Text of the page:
May 23, 2013

WaPo’s Marimow Fails to Reveal 18-month Delay Which Crossed 2012 Election in Unsealing Rosen Warrant Until Judge ‘Apologizes’

One obvious question which occurred to me and I suspect others when I read Ann Marimow’s first account at the Washington Post dated May 19 of the search warrant issued in 2009 for the personal emails of Fox News reporter James Rosen was: “Where has this thing been hiding?”

The “Affadavit for Search Warrant” is dated May 28, 2010. Why did it come out just this week? Marimow didn’t say. More stories followed, still without explanation. It’s not unreasonable to believe that the Post might have sat on knowledge of its existence, and that someone who works at the U.S. Court may have worked to keep it invisible for 18 months after it was supposed to have been unsealed in November 2011.

Two reaction stories came out on Monday, May 20.

In “Fox calls DOJ investigation of reporter ‘downright chilling,’” Marimow wrote that “The warrant was unsealed in 2011, but a Fox executive confirmed that the network was not aware of the allegations until reading the Post’s report Monday.” (Aside: Note the not so subtle implication that Fox was too dumb to be on the alert for such things, an implication which will we shortly see is totally unwarranted, pun intended.)

That same day, Marimow’s dispatch entitled “Justice Department’s scrutiny of Fox News reporter James Rosen in leak case draws fire” contained the exact quoted sentence.

The obvious question remained: If the Affadavit for warrant was unsealed 18 months ago, why didn’t anyone know about it?

On Tuesday, I emailed Ms. Marimow as follows:

I’ve searched through your coverage of the Fox-DOJ-Kim situation, and have yet to find any indication of what specifically triggered the story.

Was it DOJ releasing previously sealed documents, or is it something that you or one of your sources discovered or uncovered on your/their own?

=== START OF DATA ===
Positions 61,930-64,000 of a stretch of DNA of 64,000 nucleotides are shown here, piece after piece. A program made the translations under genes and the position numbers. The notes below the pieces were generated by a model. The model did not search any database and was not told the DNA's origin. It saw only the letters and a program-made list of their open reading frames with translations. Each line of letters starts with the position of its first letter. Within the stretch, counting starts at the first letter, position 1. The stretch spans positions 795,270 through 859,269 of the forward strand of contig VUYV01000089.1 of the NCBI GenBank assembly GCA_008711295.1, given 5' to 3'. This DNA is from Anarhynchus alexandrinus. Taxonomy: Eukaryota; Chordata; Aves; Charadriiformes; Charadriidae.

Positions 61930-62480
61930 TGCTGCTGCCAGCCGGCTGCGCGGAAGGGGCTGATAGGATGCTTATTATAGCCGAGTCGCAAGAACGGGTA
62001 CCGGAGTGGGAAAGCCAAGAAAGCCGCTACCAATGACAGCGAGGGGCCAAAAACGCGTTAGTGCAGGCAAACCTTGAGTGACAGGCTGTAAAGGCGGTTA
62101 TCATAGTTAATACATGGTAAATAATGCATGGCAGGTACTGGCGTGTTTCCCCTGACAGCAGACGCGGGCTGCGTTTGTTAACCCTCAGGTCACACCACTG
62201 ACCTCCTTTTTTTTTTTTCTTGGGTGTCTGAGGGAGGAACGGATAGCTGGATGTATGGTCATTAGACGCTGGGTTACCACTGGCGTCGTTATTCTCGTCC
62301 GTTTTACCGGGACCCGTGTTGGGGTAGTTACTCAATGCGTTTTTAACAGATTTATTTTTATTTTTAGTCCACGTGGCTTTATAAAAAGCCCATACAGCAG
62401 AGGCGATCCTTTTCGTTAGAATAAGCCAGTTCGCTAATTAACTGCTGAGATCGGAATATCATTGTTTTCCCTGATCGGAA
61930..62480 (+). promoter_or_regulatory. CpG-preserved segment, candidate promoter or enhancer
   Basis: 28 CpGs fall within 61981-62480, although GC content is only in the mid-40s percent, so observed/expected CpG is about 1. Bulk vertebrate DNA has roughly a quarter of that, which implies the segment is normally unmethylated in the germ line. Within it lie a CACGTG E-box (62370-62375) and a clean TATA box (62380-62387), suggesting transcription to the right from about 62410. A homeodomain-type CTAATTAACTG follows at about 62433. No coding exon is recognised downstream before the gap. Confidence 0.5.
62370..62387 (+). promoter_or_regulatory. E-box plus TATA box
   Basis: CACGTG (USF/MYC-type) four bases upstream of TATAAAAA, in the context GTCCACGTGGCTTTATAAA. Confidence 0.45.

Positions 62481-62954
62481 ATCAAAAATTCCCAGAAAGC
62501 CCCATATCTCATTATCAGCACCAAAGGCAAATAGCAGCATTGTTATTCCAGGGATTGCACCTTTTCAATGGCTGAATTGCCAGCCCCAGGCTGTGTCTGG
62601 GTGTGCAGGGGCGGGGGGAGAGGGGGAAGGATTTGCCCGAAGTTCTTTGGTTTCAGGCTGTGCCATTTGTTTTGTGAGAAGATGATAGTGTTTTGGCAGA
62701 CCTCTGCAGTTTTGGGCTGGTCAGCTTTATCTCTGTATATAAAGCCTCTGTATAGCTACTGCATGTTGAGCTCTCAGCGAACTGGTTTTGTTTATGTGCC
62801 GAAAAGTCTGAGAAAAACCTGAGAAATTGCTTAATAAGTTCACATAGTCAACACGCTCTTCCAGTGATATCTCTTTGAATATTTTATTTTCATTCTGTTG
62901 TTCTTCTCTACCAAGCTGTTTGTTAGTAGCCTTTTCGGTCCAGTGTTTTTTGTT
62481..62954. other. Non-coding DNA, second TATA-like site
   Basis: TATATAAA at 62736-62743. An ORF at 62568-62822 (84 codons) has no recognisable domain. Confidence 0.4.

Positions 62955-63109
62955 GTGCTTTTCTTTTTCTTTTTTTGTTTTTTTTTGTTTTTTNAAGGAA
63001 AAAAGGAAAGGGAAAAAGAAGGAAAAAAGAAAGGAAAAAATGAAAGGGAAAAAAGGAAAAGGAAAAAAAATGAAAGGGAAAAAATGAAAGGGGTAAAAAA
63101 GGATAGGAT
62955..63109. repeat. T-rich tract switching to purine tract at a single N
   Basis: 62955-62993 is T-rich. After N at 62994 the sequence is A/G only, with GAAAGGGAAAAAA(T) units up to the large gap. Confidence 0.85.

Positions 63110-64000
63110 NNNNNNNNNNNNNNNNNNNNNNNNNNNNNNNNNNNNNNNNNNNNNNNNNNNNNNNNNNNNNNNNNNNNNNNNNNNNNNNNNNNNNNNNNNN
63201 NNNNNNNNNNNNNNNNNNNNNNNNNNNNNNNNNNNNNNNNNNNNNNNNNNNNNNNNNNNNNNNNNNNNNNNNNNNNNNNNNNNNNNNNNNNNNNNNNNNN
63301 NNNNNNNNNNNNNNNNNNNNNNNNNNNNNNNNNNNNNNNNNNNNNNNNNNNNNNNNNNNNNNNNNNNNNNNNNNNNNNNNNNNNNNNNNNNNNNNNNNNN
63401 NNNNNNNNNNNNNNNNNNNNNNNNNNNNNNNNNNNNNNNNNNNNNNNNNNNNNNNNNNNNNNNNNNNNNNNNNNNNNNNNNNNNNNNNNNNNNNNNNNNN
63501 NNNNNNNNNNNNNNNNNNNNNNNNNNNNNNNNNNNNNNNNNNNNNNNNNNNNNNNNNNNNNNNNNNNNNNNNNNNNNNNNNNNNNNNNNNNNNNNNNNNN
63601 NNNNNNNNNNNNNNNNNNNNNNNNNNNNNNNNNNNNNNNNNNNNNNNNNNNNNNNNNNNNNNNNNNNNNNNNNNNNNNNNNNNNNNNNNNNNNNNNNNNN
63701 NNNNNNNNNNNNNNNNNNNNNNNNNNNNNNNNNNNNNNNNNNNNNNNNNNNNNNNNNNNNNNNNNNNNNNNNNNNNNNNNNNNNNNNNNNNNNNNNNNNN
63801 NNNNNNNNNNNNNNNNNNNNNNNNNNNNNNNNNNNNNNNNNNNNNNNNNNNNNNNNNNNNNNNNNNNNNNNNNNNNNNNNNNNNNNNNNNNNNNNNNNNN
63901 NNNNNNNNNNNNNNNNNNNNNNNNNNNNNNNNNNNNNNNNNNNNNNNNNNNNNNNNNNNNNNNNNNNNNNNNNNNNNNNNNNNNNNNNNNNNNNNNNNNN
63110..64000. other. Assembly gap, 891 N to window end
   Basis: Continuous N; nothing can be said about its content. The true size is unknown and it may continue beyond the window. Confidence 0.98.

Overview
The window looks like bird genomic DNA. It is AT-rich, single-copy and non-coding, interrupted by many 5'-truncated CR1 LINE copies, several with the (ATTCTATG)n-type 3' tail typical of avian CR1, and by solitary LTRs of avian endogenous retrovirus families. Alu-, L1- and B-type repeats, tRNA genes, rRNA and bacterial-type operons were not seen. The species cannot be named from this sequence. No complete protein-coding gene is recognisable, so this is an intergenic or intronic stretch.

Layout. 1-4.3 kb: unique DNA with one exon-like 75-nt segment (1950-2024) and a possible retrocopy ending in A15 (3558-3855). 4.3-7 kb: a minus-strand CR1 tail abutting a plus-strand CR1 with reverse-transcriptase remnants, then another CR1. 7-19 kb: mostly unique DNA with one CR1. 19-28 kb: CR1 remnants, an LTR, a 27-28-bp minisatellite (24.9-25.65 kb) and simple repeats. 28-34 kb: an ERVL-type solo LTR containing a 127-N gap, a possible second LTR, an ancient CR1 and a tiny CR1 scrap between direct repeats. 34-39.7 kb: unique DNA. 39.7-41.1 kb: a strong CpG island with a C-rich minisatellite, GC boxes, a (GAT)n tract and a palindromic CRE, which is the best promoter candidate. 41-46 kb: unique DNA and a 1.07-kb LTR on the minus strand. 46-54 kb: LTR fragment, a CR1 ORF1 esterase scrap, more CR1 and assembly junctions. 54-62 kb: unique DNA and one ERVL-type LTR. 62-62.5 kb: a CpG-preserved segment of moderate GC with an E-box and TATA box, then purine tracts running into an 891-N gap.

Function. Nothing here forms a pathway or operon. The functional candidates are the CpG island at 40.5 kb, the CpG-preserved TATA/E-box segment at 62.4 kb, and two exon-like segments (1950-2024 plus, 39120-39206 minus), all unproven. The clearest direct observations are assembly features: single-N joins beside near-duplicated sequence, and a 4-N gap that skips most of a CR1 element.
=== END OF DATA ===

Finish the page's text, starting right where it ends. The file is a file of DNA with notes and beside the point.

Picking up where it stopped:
If the answer to the previous question is the latter, how long have you known the particulars of the Rosen case to the level of them constituting a reportable story?

If you would be so kind as to answer these questions, I would be most grateful.

I didn’t expect a response, and haven’t received one.

However, Marimow’s next report on Wednesday showed that I had good reason for asking my questions. The warrant wasn’t really unsealed until just days ago:

Judge apologizes for lack of transparency in James Rosen leak probe

The chief judge of the District’s federal court issued an unusual order Wednesday, apologizing to the public and the media for not making certain court documents widely available online.

The gesture of transparency by U.S. District Judge Royce C. Lamberth comes at a time when the Obama administration is under scrutiny for an unprecedented number of leak investigations, including one showing that the Justice Department had secretly probed the news-gathering activities of Fox News reporter James Rosen.

The investigation of Rosen was first reported Monday, after The Washington Post obtained court documents containing details of the case.

A federal judge had ordered the documents unsealed in November 2011, but they were kept sealed for 18 months and not posted on the court’s online docket until last week, after The Post inquired about them.

In other words, Ann Marimow’s three-day claim that “The warrant was unsealed in 2011″ is false. The Post has not corrected the errors in her reports which made that claim.

So how did Post even know to inquire about these documents? Better yet, how long has the Post known that the document showing that the Obama administration’s Justice Department went to extraordinary and unprecedented lengths to potentially prosecute a reporter who, according to one person Marimow quoted, was just “asking for information,” something which has never been deemed a crime,” was there? It was supposed to have been unsealed a year before the presidential election, but wasn’t. The public deserves to know whether the Post knew of its existence before the election, and if it did, why it decided not to go looking for it until now.